This year’s winners of the Sobotka Seed Stage Venture Grants have something in common – a desire to reduce waste and improve the environmental footprint of the apparel industry. These $10,000 venture grants are disbursed annually by the Yale Center for Business and the Environment to provide funding and mentorship to new eco-ventures.
Hand Me Up, co-founded by Jatin Batra (SOM ‘19), Cyndi Chen (SOM ‘19) and Melissa Mazzeo (SOM/F&ES ’20), is scaling informal exchange networks, like parent groups, to build a children’s secondhand marketplace. With only 15% of all clothing donated or reused, Hand Me Up (HMU) hopes to change perceptions and encourage clothing reuse by creating a positive shopping experience for busy parents. In turn, this will reduce the environmental impact of the notoriously dirty fashion industry.
The manufacturing of clothes produces 20% of industrial water pollution. Additionally, the trend of “fast fashion” continues to grow: globally, 80 billion pieces of new clothing are consumed each year, a 400% increase from 20 years ago.
Initially focused on a seasonal subscription service box of personally-styled secondhand children’s outfits, HMU also plans to include both an online store where individual pieces of clothing can be purchased and community-based pop-up shops.
“The goal of Hand Me Up is to improve the experience of shopping for secondhand children’s clothing,” says Mazzeo. “By helping to change people’s perception of resale and reducing demand for environmentally harmful “fast fashion”, we hope to reduce textile waste, challenge the consumerist culture, and ultimately minimize the resources used to produce new clothing.”
This grant will allow us to increase production, fulfill orders and continue to grow.
- Monika Dharia, cofounder of GreenGear
GreenGear Supply Company, co-founded by Russell Heller (YC ‘19), Monika Dharia (Duke) and Alan Yu (Brown), aims to fight plastic pollution and reduce carbon emissions by making rain ponchos from a sugar-based bioplastic. Recent reports estimate that the use of plastic is responsible for approximately 8% of the world’s oil consumption and is expected to rise to 20% by 2050. This contributes 18 billion pounds of waste to our oceans annually. GreenGear’s ponchos are made from a material that, when the source material is grown, actually sequesters carbon dioxide. Additionally, sales of these ecofriendly ponchos and will displace the purchase of existing petroleum-based options.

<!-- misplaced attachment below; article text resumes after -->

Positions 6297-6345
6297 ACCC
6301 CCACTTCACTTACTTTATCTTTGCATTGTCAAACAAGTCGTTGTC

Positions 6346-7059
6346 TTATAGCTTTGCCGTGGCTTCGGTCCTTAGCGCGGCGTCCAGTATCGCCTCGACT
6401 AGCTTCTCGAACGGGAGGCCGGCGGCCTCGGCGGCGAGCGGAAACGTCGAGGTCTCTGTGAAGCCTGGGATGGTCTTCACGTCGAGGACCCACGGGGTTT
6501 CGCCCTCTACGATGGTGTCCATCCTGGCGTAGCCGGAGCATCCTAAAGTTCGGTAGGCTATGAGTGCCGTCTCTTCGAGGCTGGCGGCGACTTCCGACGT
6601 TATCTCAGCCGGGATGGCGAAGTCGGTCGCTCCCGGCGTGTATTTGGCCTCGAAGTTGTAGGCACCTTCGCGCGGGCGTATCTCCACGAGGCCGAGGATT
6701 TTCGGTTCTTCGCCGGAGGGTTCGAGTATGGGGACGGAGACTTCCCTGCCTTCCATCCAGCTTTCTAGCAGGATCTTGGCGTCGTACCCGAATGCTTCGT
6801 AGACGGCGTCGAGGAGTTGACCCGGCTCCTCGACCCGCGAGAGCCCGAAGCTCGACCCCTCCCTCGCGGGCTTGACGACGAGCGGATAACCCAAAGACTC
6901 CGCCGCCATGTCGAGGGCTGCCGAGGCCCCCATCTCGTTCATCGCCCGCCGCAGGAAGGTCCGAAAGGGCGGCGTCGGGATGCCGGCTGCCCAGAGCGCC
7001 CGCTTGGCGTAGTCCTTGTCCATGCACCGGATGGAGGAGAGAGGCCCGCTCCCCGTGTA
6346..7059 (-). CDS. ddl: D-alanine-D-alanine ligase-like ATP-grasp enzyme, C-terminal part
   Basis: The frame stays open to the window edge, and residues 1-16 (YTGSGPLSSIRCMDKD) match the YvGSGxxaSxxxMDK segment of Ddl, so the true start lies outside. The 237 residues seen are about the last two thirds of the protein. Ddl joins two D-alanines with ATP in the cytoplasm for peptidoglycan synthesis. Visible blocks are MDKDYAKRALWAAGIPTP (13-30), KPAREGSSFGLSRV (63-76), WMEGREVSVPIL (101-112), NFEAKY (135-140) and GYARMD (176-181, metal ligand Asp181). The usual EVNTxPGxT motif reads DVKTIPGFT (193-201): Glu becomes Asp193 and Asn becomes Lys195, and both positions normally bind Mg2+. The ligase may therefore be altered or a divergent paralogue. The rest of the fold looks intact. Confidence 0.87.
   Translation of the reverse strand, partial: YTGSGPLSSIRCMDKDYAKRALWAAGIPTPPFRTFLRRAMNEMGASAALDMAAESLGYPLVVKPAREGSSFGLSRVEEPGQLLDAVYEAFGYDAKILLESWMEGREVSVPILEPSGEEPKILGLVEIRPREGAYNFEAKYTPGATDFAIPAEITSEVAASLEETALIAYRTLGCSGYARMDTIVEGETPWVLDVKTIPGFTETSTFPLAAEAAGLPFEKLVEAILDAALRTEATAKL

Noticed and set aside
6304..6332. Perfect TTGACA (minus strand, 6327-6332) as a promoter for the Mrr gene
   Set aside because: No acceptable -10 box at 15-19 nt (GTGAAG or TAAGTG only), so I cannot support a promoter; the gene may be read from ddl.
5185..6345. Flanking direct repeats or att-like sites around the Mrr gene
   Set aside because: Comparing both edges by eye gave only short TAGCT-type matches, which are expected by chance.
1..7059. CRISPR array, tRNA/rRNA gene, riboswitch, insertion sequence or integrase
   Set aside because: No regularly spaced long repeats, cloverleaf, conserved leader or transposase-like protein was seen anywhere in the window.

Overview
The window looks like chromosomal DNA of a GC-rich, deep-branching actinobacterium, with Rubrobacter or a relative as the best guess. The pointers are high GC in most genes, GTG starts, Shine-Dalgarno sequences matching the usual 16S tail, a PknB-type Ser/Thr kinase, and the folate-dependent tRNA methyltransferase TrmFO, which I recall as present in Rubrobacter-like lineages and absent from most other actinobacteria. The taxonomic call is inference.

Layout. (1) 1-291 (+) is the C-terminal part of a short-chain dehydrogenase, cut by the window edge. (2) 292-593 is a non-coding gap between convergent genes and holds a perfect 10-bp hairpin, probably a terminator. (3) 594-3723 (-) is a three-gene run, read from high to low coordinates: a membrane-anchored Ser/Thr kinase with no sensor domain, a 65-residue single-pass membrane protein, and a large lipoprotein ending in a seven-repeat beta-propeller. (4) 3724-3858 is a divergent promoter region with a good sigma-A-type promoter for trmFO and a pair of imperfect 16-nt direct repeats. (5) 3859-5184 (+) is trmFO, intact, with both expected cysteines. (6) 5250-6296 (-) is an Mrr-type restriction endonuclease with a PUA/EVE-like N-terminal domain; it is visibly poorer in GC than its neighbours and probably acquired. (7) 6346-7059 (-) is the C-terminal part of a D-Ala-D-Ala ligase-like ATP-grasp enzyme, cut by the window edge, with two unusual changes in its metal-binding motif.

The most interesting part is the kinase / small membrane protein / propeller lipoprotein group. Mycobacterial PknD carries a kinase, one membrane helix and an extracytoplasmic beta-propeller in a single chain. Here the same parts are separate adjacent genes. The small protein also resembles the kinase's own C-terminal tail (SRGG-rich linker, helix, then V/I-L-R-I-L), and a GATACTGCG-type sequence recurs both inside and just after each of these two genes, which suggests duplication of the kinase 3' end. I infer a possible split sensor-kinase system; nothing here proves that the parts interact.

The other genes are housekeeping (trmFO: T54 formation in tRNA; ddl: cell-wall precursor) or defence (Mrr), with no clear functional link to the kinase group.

“For the past year, we have been struggling to scale due to a lack of funds and we have not been able to fulfill all current orders. This grant will allow us to increase production, fulfill these orders, and continue to grow,” says Dharia. “We are also very excited about the resources that the Sobotka grant network will provide us as we think about how to best expand our business.”
The Sobotka Seed Stage Venture Grant, sponsored by David Sobotka (YC ’78), has supported nearly 25 startups over the past eight years. The Yale Center for Business and the Environment has administered the grant over this tenure and has seen interest in this initiative grow, especially recently. “The number of applications doubled this year, coming from all across Yale’s campus,” says Stuart DeCew, Executive Director of the Yale Center for Business and the Environment. “The themes we saw in the overall set of applications may signal a shift in the mindset of emerging entrepreneurs, who are challenging and reimagining the business models and approaches to product design that underpin current consumption patterns. The future they are building is one our kids and grandkids will be proud of.”
According to Sophie Janaskie, Environmental Innovation Fellow at CBEY and Tsai CITY, “The judges were very impressed by the quality of the business ideas that were presented. We hope to see this growth and interest in environmental entrepreneurship continue, and we look forward to continuing to work with these teams during their time at Yale.”
Hand Me Up and GreenGear are eligible to enter Yale’s Sabin Sustainable Venture Prize for a chance to win a further $25,000 this spring.